How do you start a preventive maintenance program from scratch? Well, you've got a few options for how you get to your final destination. Learn more in this blog!
An employee from Abilene Christian University changes a lightbulb.
Preparation and planning often prove to be the toughest parts of someone's proactive work journey. Can we handle the current list of reactive work, do we have enough resources, where do I begin, will there be a point where we feel we are on autopilot, do we want to feel as though we are on autopilot, how do we get buy-in from our leadership, how much of our time can we dedicate?
It's tough love time... if you want to make a difference, you will have to do things differently. Consider what are your excuses vs. what are your reasons. What are little steps that can be done now, reviewed for impact and then built upon?
In any journey, you can use a plane, a train or an automobile depending on time, budget and comfort levels. Delays happen, detours occur, you watch for signs and signals, tensions may flare, you may not hit your timeframe, your clothes will be wrinkled at the end of the journey, but you breathe easier when you get there. Starting a preventive maintenance routine program is no different.
Continuing the planes, trains and automobiles metaphor:
Do it Yourself (DIY). It’s a longer trip, but you’re in control of what you can control.
- Start with health, security and safety focuses
- Schedule what you have to do by law, by code or by mandate
- Focus on business continuity: "If System ABC fails and we have to clear the area, what’s the effect?"
These schedules are not only critical to perform, they also create documentation.
Now your core is covered, then what? This is where data is essential to prioritize and to prove or disprove hunches. Look at what emergency reactive work items are trending and where. If you see that repairing door hardware is a large part of responsive work at one location and replacing drive shafts is an issue elsewhere, simply create basic “go look at ___ every ___ weeks” routines and see if trends change. If your staff knows what to do, don’t sweat the details. Update routines over the journey with schedule details such as tools and supplies to take, procedures to follow, etc.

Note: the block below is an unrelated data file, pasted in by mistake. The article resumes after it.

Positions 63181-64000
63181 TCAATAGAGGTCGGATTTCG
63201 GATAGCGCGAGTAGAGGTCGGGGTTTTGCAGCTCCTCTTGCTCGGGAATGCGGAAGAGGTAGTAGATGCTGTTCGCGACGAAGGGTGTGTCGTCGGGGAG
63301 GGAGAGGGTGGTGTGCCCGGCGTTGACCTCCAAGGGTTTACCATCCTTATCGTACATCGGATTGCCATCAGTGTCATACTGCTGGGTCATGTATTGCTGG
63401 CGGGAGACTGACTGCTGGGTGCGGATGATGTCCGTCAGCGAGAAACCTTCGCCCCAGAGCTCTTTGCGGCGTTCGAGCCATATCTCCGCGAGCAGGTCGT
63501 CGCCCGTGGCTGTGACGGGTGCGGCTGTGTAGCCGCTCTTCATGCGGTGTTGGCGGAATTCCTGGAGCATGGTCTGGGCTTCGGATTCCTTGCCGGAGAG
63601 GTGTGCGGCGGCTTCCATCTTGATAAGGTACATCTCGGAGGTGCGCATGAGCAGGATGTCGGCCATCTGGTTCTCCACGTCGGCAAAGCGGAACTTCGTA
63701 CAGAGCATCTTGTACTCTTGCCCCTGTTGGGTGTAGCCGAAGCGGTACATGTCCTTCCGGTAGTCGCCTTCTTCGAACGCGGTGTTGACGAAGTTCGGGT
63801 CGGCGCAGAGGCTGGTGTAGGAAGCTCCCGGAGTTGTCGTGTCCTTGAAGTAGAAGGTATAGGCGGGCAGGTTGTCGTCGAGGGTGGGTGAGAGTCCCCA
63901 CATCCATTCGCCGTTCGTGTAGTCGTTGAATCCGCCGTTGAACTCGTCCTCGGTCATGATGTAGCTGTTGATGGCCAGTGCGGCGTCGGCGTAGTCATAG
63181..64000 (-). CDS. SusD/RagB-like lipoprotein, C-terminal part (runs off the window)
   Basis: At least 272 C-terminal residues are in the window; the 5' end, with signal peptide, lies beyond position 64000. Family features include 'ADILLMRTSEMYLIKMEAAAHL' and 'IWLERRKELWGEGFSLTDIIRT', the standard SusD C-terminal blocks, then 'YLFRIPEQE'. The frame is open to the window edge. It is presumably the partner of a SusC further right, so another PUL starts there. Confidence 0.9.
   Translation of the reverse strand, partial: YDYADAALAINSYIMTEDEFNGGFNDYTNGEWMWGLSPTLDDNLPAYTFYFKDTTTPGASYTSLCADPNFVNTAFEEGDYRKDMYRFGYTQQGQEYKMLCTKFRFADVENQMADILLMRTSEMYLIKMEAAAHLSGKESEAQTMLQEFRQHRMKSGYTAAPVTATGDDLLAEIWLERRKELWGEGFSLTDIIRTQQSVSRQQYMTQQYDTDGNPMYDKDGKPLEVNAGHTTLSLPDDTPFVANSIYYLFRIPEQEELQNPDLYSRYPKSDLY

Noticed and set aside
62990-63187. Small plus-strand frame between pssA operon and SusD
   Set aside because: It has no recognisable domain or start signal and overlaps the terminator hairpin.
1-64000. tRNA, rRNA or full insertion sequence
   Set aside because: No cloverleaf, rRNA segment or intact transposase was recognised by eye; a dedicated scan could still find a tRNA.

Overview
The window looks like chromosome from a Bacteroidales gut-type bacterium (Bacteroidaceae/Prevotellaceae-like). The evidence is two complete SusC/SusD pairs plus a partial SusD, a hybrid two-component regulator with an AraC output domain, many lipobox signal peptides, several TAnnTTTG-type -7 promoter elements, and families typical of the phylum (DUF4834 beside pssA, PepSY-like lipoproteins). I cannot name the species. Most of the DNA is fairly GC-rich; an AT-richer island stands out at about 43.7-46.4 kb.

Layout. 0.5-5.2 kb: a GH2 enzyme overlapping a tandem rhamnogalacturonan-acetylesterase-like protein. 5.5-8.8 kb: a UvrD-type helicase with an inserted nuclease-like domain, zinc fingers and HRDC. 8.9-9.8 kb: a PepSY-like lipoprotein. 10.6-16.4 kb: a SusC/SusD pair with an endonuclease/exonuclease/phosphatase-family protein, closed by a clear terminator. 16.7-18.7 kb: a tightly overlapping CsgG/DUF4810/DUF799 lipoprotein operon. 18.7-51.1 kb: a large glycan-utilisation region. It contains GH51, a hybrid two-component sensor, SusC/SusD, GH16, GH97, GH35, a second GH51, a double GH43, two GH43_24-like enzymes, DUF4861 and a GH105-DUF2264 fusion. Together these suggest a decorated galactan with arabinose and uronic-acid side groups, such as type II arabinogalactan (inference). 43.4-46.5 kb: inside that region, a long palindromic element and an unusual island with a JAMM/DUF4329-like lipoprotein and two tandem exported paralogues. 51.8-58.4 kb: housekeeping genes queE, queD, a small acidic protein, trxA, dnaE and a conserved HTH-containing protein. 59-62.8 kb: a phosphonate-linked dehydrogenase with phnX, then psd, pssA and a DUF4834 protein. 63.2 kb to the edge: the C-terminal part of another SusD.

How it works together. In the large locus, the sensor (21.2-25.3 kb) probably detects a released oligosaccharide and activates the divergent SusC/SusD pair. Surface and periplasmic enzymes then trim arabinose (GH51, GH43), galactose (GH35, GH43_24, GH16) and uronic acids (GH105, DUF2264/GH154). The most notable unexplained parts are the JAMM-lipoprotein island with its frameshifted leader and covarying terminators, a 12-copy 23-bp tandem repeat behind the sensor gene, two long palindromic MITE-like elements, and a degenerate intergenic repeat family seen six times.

Want to sanity check where your hot spots are? Here’s a quick trick in Excel if you do not have a CMMS or business intelligence dashboards or you prefer to generate reports yourself:
Fourthly? If you become aware that certain topics are “hot button” issues (e.g., there must be no torn or frayed flags on the property), create routines that keep the peace. Another great idea are "Tidy Friday" routines that help the following workweek flow smoothly.
Consultative Services. There’s a higher investment vs. a shorter timeframe and you decide how to use your time while a professional pilot is at the helm.
Just as you have options when booking a flight such as the airline, number of stops, connecting airport, seats, etc., you have influence. A guru will determine what details to establish, while you guide them on adjustments to make and gaps to fill. It’s like the old days of flying when you could talk to the pilot while you’re in the air.
Blend of DIY and Consultative Services. It’s in the middle on time and cost, has more stops, maybe line changes, but it gets you there with reduced stress. A consultant works with you on basic “first steps,” then you take over with editing and creating preventive maintenance schedules.
If you're thinking long, be sure you're not thinking wrong. You know the ounce of prevention vs. pound of cure mantra, and you also know problems do not fix themselves — it takes action.
Every journey begins with a first step — don't wait to take it.